# Testing for stationarity in large sample sizes

I keep struggling with testing 9 samples if they are stationary. Each of these samples is a real valued time series with 714.000 values. If I use the KPSS test with the each compleete sample set, the hypothesis is rejected. But, if I split each sample in 20 parts of equal size, then test all these sample parts with KPSS in all most all cases KPSS accepts the sample parts to be stationary.

But, I cannot find any good explanation for this behaviour. Can you give me any explanation for it and maybe a reference?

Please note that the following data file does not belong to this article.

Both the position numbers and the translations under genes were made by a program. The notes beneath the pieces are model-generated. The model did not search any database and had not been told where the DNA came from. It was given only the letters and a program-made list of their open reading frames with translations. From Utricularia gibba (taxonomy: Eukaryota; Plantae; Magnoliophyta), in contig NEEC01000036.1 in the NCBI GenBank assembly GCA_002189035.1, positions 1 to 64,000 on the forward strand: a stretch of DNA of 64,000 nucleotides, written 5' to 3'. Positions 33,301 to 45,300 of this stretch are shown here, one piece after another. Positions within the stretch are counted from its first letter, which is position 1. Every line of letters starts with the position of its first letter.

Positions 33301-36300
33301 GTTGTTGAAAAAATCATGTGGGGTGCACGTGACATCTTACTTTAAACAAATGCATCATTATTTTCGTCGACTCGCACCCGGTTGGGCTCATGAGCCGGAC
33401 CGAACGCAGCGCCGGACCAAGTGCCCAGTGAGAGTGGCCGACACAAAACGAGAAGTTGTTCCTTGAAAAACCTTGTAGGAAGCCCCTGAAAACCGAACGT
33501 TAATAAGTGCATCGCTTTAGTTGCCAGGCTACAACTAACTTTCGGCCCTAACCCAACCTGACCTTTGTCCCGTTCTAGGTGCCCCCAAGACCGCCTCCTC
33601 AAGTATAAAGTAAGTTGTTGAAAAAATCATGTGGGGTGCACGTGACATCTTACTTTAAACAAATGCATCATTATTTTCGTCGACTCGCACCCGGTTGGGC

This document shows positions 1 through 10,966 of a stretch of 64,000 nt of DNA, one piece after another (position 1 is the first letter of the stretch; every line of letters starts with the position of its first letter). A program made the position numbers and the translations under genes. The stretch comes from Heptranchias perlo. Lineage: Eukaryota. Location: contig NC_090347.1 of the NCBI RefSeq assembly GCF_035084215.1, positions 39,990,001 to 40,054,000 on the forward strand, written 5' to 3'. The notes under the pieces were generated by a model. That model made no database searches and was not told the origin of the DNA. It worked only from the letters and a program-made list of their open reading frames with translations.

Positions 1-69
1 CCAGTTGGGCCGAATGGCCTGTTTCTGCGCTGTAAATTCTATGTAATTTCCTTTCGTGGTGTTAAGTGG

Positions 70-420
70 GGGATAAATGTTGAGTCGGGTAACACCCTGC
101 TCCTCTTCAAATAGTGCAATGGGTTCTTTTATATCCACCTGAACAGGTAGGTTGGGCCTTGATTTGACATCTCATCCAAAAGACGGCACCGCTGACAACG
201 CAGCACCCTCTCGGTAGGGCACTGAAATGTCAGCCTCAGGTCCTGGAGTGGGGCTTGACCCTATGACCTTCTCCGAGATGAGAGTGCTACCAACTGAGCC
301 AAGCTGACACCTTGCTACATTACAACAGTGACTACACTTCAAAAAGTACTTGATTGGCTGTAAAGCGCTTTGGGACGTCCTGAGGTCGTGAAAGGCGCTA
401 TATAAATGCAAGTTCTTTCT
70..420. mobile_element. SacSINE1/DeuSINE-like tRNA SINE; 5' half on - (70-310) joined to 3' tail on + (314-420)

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Hasn't that just to do with the very process of churning out smaller series from largers series? I mean I am not surprised that happens. –  edouard Feb 4 '13 at 21:39

Here is a possible explanation. Consider $X_t \sim N(0,1)$ and $Y_t \sim N(1,1)$. Then $(X_t)_0^n$ and $(Y_t)_0^n$ are realizations from stationary time series and I would expect the null hypothesis of stationarity not to be rejected (compatibly with the size of your test). Instead, the sample $(Z_t)_1^{2n} = (X_1, \dots, X_n, Y_1, \dots, Y_n)$ is drawn from a non-stationary process (the mean is not constant) and a test with enough power will in general reject the null of stationarity.